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Coastal & Estuarine Science News (CESN)

Coastal and Estuarine Science News (CESN) is an electronic publication providing brief summaries of select articles from the journal Estuaries and Coasts that emphasize management applications of scientific findings. It is a free electronic newsletter delivered to subscribers on a bi-monthly basis.

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March 2021

Table of Contents

Managed Ponds Offer Ample Zooplankton for Juvenile Salmon
Has Nutrient Loading to Chesapeake Bay Decreased?
Shorebirds Eat at Night, Too
Tracking Seagrass Survival in Virginia’s Long-Running Restoration Efforts

Managed Ponds Offer Ample Zooplankton for Juvenile Salmon
Chinook salmon grew quickly in San Francisco’s highly modified wetlands

The San Francisco Estuary has lost approximately 80 percent of its historical tidal marsh habitat. When restoration is not possible, taking advantage of managed ponds and other underutilized off-channel habitats could provide a unique opportunity for out-migrating fish. To evaluate the potential of heavily modified ponds as viable alternatives to traditional nursery habitats, researchers caged hatchery-raised juvenile Chinook salmon (Oncorhynchus tshawytscha) for seven weeks in four contrasting locations within Suisun Marsh: a preserved natural tidal slough, a leveed tidal slough, and the inlet and outlet of a tidally muted managed pond established in the 19th century for hunting waterfowl.

Salmon growth rates varied significantly across the four habitats, but surprisingly, the fastest growth didn’t occur in the natural tidal slough that best represents historic salmon habitat. Instead, fish grew fastest at the outlet of the managed pond. This area had the lowest concentration of dissolved oxygen, but that stress was offset by the abundance of zooplankton and cooler, less variable water temperatures. The team observed 100 percent fish survival at this managed pond outlet.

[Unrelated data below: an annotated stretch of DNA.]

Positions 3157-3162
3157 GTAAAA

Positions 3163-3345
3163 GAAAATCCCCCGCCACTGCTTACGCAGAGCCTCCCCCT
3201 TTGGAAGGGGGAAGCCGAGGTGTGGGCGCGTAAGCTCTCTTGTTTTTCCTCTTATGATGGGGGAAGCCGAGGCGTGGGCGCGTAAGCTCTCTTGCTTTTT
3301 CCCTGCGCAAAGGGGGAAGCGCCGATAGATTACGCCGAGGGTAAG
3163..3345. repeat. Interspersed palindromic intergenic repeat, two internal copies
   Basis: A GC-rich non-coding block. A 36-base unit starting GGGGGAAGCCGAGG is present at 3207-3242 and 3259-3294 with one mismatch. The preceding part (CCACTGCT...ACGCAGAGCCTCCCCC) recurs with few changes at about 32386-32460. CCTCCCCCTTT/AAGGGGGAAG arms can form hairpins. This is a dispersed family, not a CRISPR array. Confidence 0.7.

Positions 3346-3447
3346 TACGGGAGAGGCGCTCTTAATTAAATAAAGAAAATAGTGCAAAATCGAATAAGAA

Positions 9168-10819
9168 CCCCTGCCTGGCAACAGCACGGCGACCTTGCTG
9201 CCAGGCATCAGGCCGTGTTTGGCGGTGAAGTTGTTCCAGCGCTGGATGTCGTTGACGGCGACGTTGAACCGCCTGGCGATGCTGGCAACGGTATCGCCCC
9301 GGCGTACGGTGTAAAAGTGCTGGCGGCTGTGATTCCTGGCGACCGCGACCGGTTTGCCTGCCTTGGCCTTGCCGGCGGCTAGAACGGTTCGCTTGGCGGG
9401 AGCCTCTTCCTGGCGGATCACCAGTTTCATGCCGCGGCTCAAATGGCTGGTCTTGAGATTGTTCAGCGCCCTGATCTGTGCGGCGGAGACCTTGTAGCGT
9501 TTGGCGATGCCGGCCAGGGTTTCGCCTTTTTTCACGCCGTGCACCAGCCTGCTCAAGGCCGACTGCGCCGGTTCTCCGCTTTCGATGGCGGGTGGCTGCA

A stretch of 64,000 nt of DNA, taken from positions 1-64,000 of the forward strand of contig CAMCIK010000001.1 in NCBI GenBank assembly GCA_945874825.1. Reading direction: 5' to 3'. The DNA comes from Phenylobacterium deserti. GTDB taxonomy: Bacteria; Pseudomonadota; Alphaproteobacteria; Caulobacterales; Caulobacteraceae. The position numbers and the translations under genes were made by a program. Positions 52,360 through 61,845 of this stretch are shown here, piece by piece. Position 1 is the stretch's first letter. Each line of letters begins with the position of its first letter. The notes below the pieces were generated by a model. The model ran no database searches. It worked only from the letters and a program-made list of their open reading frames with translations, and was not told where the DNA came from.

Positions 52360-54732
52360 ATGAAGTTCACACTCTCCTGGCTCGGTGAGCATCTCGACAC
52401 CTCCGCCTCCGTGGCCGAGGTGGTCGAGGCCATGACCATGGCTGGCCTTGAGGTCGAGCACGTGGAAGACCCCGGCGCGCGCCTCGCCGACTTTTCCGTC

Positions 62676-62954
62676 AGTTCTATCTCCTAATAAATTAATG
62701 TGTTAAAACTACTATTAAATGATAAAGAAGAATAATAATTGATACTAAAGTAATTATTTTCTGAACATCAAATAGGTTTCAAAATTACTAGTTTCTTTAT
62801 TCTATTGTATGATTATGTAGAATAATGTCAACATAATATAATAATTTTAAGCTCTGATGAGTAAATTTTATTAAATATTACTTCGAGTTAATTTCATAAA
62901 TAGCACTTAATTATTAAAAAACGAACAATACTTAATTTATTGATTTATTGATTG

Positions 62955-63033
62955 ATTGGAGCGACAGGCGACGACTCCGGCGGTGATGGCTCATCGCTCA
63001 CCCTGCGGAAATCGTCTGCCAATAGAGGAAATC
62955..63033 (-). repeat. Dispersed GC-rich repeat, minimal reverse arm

Tidal wetland habitats have decreased globally, and despite conservation efforts, it’s unlikely that highly altered estuaries will be restored to their historical conditions. This field experiment suggests that some potentially overlooked areas could help improve rearing conditions for declining fishes and increase habitat diversity along migratory corridors. Previous experiments in flooded rice fields, for example, also showed enhanced growth rates of juvenile salmon. In this case, managed wetlands could be used to supplement zooplankton during key intervals, such as peak salmon out-migration, and these typically inaccessible habitats could be outfitted with water control structures to enhance connectivity.

Source: Aha, N.M. et al. 2021. Managed Wetlands Can Benefit Juvenile Chinook Salmon in a Tidal Marsh. Estuaries and Coasts. DOI: 10.1007/s12237-020-00880-4

Has Nutrient Loading to Chesapeake Bay Decreased?
N and P reductions from wastewater and the atmosphere were overwhelmed by increases in agricultural loads

The Chesapeake Bay has a long history of nutrient pollution, and there have been considerable efforts by the government and industry to monitor and reduce the inputs of N and P. These include public investments in clean air, upgrades to wastewater treatment plants, and the implementation of agricultural best management practices.

To see if efforts to reduce N and P loads have improved water quality, researchers turned to the Choptank estuary—a well-monitored basin on the eastern side of the Chesapeake that can serve as a microcosm of eutrophication in Chesapeake Bay as a whole. Both basins have low population densities, and they’re dominated by agricultural land. The team combined their own measurements with publicly available datasets to estimate inputs to the Choptank estuary in 2017, and these were then compared with inputs reported in 1998.

Remarkably, they found a 78 percent decrease in wastewater N and a 91 percent decrease in wastewater P over the study period. Atmospheric N deposition also dropped by 20 percent. In spite of these reductions, however, the overall N load increased by more than 50 percent and the P load rose by 20 percent—changes driven by increases in agricultural export of N and P, which was responsible for nearly all of the nutrient inputs estimated for 2017. Agricultural best management practices such as fertilizer management and drainage control structures have been increasingly implemented by farmers, but these are voluntary, are partially paid for by farmers themselves, and do not necessarily increase crop yields.

Although overall water quality in the Choptank estuary did not improve, the researchers did find evidence for local improvements at the outlets of some small agricultural watersheds and near the outfall of a large wastewater treatment plant—reinforcing the fact that reducing nutrient inputs can indeed help to improve water quality.